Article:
Suitability of Symbols
What generally makes an object a suitable symbol? Usually objects, plants and animals are found more suitable as symbols because they run true to type, e.g., the egg is characteristically fragile and so can be effectively used to represent the delicate nature of love and the loving relationships; fire is always warm and so can be used to symbolize the warmth of sincere love. Human nature, even though complex and changeable, is used to represent certain broad traits. Thus, woman in the indigenous culture has come to represent the creative principle of life and man has become a symbol of strength and destructiveness. Boys and girls among the Ewe and Akan of Ghana, Togo and Benin are therefore given names that are characteristic of their natures. A boy may be given a name such as: Oko (Akan), "War"; Bekoe (Akan), "He has come as a fighter"; Tukpe (Ewe), "Coolness"; Nyuinyo (Ewe), "The good is not a taboo to anyone"; Blewusi (Ewe)--"Take it easy"; to reflect what they normally bring to people's minds. As observed earlier, human beings, objects, animals and plants are found suitable as symbols on the basis of any enduring traits they may have and in the minds of people represent these enduring traits.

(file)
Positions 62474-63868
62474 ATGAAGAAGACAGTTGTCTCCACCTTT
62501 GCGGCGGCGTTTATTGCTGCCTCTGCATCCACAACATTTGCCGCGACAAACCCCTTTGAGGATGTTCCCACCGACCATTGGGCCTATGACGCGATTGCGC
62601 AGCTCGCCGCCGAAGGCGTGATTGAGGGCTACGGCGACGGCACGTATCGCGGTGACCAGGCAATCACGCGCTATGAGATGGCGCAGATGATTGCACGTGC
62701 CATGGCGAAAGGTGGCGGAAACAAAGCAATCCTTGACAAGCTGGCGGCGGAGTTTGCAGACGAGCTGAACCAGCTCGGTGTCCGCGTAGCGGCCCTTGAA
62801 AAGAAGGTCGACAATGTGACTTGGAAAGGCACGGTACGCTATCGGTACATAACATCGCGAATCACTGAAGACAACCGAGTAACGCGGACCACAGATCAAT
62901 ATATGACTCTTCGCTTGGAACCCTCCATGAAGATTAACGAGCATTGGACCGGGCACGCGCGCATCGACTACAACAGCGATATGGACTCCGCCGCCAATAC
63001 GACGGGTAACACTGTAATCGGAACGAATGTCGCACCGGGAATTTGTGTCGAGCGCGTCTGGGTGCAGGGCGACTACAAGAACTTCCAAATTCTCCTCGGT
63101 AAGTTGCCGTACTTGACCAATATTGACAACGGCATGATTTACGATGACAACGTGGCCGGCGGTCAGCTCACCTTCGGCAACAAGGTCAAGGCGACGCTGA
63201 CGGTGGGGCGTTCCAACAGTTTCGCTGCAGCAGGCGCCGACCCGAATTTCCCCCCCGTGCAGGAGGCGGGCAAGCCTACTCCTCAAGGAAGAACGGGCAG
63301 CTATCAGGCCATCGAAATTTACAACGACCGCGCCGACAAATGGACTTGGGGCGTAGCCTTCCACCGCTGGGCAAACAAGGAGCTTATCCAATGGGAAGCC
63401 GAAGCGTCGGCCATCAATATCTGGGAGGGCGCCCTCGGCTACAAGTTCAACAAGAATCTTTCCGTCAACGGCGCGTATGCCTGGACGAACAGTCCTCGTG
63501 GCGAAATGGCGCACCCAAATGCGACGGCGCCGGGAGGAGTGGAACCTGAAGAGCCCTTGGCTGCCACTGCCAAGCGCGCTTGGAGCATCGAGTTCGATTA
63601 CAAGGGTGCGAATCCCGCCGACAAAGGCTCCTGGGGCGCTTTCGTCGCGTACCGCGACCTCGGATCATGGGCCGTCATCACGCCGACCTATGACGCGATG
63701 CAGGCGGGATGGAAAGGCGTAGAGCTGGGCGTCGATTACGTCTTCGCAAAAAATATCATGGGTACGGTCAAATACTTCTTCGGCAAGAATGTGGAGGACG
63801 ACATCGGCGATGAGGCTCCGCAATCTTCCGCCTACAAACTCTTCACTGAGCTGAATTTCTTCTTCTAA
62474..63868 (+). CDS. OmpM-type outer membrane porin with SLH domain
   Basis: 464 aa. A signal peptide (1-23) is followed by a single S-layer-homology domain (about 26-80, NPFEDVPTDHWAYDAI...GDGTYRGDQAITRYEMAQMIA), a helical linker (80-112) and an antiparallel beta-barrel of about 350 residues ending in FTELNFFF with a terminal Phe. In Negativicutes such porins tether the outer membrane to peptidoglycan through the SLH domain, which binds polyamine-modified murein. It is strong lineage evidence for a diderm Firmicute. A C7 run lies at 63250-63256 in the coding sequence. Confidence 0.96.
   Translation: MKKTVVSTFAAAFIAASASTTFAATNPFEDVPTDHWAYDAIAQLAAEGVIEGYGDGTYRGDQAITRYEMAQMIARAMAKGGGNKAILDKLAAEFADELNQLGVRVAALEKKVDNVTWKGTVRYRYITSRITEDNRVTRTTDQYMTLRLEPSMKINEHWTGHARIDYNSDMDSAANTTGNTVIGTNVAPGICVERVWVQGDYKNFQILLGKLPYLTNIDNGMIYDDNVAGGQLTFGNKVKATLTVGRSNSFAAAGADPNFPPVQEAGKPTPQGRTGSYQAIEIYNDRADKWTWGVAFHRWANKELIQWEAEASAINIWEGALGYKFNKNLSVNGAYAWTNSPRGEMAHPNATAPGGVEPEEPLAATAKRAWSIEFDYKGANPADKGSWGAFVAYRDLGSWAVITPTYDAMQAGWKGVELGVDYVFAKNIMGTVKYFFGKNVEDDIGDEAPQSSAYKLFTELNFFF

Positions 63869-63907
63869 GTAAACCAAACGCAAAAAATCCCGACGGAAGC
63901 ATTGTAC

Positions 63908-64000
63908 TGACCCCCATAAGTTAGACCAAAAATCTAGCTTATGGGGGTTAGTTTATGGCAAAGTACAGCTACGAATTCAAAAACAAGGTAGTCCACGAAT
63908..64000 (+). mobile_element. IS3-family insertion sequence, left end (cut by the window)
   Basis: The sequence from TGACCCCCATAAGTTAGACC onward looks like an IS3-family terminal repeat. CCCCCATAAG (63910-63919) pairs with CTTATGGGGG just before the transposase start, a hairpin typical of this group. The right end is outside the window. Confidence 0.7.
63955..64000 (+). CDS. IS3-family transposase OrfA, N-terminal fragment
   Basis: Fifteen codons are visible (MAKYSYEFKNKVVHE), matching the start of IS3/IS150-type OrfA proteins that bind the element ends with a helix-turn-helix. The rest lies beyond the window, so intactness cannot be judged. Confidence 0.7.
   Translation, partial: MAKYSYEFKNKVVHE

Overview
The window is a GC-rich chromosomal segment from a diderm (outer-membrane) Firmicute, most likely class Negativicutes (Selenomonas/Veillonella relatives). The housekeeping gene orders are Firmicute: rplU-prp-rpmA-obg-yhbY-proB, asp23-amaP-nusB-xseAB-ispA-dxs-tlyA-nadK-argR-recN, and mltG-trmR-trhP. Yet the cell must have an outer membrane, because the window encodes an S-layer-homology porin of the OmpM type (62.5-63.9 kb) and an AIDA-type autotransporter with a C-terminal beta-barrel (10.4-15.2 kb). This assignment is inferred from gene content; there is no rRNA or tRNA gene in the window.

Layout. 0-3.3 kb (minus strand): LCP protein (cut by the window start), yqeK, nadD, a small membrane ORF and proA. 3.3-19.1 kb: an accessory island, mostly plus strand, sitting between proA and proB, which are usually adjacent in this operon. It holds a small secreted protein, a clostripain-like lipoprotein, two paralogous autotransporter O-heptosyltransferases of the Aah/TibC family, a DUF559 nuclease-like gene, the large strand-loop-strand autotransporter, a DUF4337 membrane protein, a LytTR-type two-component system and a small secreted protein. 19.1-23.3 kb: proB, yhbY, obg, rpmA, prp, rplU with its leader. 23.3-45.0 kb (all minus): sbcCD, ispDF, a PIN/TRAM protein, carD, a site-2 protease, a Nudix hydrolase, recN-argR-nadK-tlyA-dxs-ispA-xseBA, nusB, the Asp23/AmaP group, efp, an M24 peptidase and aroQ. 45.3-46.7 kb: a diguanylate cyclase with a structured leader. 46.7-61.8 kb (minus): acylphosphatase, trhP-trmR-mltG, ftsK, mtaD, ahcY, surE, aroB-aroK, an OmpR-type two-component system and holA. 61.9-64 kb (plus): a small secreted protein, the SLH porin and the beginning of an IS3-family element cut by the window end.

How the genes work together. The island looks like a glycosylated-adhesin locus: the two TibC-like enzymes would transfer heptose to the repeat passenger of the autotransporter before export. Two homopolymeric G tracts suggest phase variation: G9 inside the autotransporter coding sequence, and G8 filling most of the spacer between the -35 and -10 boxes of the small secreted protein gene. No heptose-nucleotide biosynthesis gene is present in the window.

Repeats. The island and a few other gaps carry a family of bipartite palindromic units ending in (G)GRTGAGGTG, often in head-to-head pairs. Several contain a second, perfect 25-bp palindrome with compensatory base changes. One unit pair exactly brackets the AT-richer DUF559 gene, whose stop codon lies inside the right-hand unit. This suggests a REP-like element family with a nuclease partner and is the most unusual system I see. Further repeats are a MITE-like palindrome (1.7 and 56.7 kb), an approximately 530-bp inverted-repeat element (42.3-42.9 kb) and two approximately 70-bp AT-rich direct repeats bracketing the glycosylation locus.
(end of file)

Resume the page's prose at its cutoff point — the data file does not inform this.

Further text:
an excerpt from AFRICAN SYMBOLS AND PROVERBS AS SOURCE OF KNOWLEDGE AND TRUTH by N. K. DZOBO